Timesys Getting Started Guide for Boundary Devices Nitrogen6QP Max



Important Note: The Demo images are designed to run from an SD card, and will not work with this guide without some modification. Please use /docs/nitrogen6x_demo_installation_instructions instead.

This document will describe in detail the procedures for booting a Linux kernel image and mounting a root file system over NFS on the Boundary Devices Freescale i.MX6 Nitrogen6QP Max Board.


Host Requirements

To properly boot a board using software from Timesys, your host machine must meet the following requirements:

  • Modern GNU/Linux Distribution. While you can use nearly any modern Linux distribution released in the last 24 months, Timesys recommends one of the following:
    • Ubuntu (Most recent release or LTS)
    • Fedora (Most recent release)
  • An internet connection on the Development Host.
  • Root or sudo permission on the Development Host.
  • A copy of the Linux Kernel (uImage) and Root File System (rootfs.tar.gz) for the Target Board downloaded from Factory. These are found in the output directory of your online build, or in the directory build_armv7l-timesys-linux-<libc>/images/ on the command line.
  • If you are booting your root file system over the network, you will need two network cards installed and configured in the Development Host. One to communicate normally with your LAN/WAN while installing host packages, the other to communicate solely with the target board.
  • An available serial port on your Development Host.

Target Requirements

To boot the Boundary Devices Freescale i.MX6 Nitrogen6QP Max Boardusing NFS (network filesystem), you will need the following items:

  • Boundary Devices Freescale i.MX6 Nitrogen6QP Max Board
  • 5V Power Supply
  • RS232 Serial Cable
  • Ethernet Crossover Cable or Ethernet hub/switch and Ethernet Patch Cables

Once you have all of the necessary components, you should perform the following steps:

  1. Connect the UART port of the Nitrogen6QP Max board to the serial port of your workstation using the RS232 serial cable.
  2. If you are using a cross-over cable, connect the Ethernet port of the Nitrogen6QP Max board to the second Ethernet port of your workstation.
  3. If you are using an Ethernet hub or switch, connect the debug board to the hub with a straight-through Ethernet cable, then connect the hub to the second Ethernet port of your workstation.
  4. Connect the power supply to your board.

Preparing the Target

Configuring Serial Communication

The Nitrogen6QP Max uses a serial debug port to communicate with the host machine. The commands discussed in this section are meant to be performed by a privileged user account. This requires the root login or prepending each command with sudo.

Using Minicom

  1. Start minicom on your host machine in configuration mode. As root:

    # minicom -o -s -w

  2. A menu of configuration should appear. Use the Down-arrow key to scroll down and select the Serial port setup option, and press Enter.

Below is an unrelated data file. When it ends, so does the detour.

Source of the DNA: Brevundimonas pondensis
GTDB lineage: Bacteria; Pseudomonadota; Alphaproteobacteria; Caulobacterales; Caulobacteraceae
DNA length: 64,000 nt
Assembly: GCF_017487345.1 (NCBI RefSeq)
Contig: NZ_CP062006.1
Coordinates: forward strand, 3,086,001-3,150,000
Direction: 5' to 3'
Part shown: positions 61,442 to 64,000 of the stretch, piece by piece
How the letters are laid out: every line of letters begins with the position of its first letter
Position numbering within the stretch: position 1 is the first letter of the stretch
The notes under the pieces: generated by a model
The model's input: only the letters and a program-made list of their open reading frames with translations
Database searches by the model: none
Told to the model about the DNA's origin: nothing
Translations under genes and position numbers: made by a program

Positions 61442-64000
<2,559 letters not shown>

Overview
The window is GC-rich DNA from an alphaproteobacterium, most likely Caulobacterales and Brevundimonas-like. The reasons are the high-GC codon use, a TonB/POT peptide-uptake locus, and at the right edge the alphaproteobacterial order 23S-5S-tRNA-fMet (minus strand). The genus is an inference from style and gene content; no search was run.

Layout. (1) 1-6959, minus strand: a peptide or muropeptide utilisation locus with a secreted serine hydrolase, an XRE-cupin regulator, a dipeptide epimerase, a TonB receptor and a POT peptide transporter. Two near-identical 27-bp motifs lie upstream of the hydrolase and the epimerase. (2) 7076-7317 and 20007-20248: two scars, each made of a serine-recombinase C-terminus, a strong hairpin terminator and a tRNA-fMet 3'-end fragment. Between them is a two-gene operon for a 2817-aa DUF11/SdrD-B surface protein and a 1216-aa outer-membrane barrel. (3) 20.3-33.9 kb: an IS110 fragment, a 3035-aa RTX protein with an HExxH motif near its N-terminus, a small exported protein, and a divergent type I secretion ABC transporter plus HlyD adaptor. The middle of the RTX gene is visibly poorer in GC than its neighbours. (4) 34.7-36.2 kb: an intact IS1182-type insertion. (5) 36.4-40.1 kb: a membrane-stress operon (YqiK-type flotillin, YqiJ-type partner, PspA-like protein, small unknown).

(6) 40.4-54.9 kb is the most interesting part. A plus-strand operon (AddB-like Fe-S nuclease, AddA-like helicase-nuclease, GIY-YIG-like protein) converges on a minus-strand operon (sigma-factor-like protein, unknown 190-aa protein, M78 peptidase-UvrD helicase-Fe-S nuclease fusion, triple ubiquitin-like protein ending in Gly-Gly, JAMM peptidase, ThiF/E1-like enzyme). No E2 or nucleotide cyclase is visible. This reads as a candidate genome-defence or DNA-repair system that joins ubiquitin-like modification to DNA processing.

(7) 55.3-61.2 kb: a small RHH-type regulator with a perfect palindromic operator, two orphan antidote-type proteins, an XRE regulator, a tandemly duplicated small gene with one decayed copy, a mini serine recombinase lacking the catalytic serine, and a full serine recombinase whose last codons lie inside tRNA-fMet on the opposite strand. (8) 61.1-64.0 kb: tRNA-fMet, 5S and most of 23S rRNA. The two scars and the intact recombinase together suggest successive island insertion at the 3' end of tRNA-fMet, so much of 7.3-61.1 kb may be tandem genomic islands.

3. Verify that the listed serial port is the same one that is connected to the target board. If it is not, press A, and enter the correct device. This is /dev/ttyS0 on most Linux distributions.
  4. Set the Bps/Par/Bits option by pressing the letter E and using the next menu to set the appropriate values. You press the key that corresponds to the value 115200, then press Enter.
  5. Set Hardware flow control to No using the F key.
  6. Set Software flow control to No using the G key.
  7. Press Enter to return to the main configuration menu, and then press Esc to exit this menu.
  8. Reset the board, and wait for a moment. If you do not see output from the board, press Enter several times until you see the prompt. If you do not see any output from the board, and have verified that the serial terminal connection is setup correctly, contact your board vendor.

TIP: If you experience an error similar to Device /dev/ttyS0 is locked when starting minicom, it usually means that another process is using the serial port (which is usually another instance of minicom). You can find the process that is currently using the serial port by executing the following:

# fuser /dev/ttyS0
/dev/ttyS0:         28358

# ps 28358
  28923 pts/0    S+    0:00 minicom

This process can also be killed directly with fuser as root. Please use this command with caution:

# fuser -k /dev/ttyS0

Using GNU Screen

To quickly connect to a board using Gnu Screen, execute the following:

# screen /dev/ttyS0 115200

For more information about using screen, please consult the man page, or view the manual online at http://www.gnu.org/software/screen/manual/screen.html

Configuring the Network Interface

Finding the MAC Address

The MAC Address can be found by using U-Boot's printenv command:


U-Boot 2013.01 (Mar 08 2013 - 16:05:04)

CPU:   Freescale i.MX6Q rev1.2 at 792 MHz
Reset cause: WDOG
Board: Nitrogen6X
DRAM:  1 GiB
WARNING: Caches not enabled
SF: Detected SST25VF016B with page size 4 KiB, total 2 MiB
auto-detected panel HDMI
enable_hdmi: setup HDMI monitor
Display: HDMI (1024x768)
In:    serial
Out:   serial
Err:   serial
Thermal fuse is 0x5af53569, raw_25c=1455 raw_hot=1333 hot_temp=105 C scale=0.65
Temperature raw=1399 temperature= 61.72 C
Net:   using phy at 6
Hit any key to stop autoboot:  0